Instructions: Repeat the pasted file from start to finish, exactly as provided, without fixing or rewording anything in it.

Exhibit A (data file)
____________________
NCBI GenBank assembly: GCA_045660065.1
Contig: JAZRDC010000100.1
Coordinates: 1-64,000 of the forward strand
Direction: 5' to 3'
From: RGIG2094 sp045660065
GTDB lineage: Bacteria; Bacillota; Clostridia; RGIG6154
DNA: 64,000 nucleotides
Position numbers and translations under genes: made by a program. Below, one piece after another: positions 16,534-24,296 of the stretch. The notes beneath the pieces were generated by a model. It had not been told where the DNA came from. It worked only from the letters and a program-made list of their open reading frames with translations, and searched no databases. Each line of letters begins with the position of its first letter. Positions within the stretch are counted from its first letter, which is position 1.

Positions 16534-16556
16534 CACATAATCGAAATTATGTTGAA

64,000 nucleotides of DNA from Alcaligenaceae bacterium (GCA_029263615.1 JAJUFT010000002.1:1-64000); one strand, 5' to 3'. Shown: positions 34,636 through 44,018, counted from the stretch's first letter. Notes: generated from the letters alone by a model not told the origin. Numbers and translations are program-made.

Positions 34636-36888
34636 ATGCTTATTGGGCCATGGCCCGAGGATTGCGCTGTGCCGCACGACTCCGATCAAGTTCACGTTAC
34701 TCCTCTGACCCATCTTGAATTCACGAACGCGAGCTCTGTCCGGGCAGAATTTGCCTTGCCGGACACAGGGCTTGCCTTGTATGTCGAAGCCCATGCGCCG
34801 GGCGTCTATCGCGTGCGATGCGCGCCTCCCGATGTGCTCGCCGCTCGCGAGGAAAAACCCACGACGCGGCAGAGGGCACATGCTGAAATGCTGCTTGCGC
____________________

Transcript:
NCBI GenBank assembly: GCA_045660065.1
Contig: JAZRDC010000100.1
Coordinates: 1-64,000 of the forward strand
Direction: 5' to 3'
From: RGIG2094 sp045660065
GTDB lineage: Bacteria; Bacillota; Clostridia; RGIG6154
DNA: 64,000 nucleotides
Position numbers and translations under genes: made by a program. Below, one piece after another: positions 16,534-24,296 of the stretch. The notes beneath the pieces were generated by a model. It had not been told where the DNA came from. It worked only from the letters and a program-made list of their open reading frames with translations, and searched no databases. Each line of letters begins with the position of its first letter. Positions within the stretch are counted from its first letter, which is position 1.

Positions 16534-16556
16534 CACATAATCGAAATTATGTTGAA

64,000 nucleotides of DNA from Alcaligenaceae bacterium (GCA_029263615.1 JAJUFT010000002.1:1-64000); one strand, 5' to 3'. Shown: positions 34,636 through 44,018, counted from the stretch's first letter. Notes: generated from the letters alone by a model not told the origin. Numbers and translations are program-made.

Positions 34636-36888
34636 ATGCTTATTGGGCCATGGCCCGAGGATTGCGCTGTGCCGCACGACTCCGATCAAGTTCACGTTAC
34701 TCCTCTGACCCATCTTGAATTCACGAACGCGAGCTCTGTCCGGGCAGAATTTGCCTTGCCGGACACAGGGCTTGCCTTGTATGTCGAAGCCCATGCGCCG
34801 GGCGTCTATCGCGTGCGATGCGCGCCTCCCGATGTGCTCGCCGCTCGCGAGGAAAAACCCACGACGCGGCAGAGGGCACATGCTGAAATGCTGCTTGCGC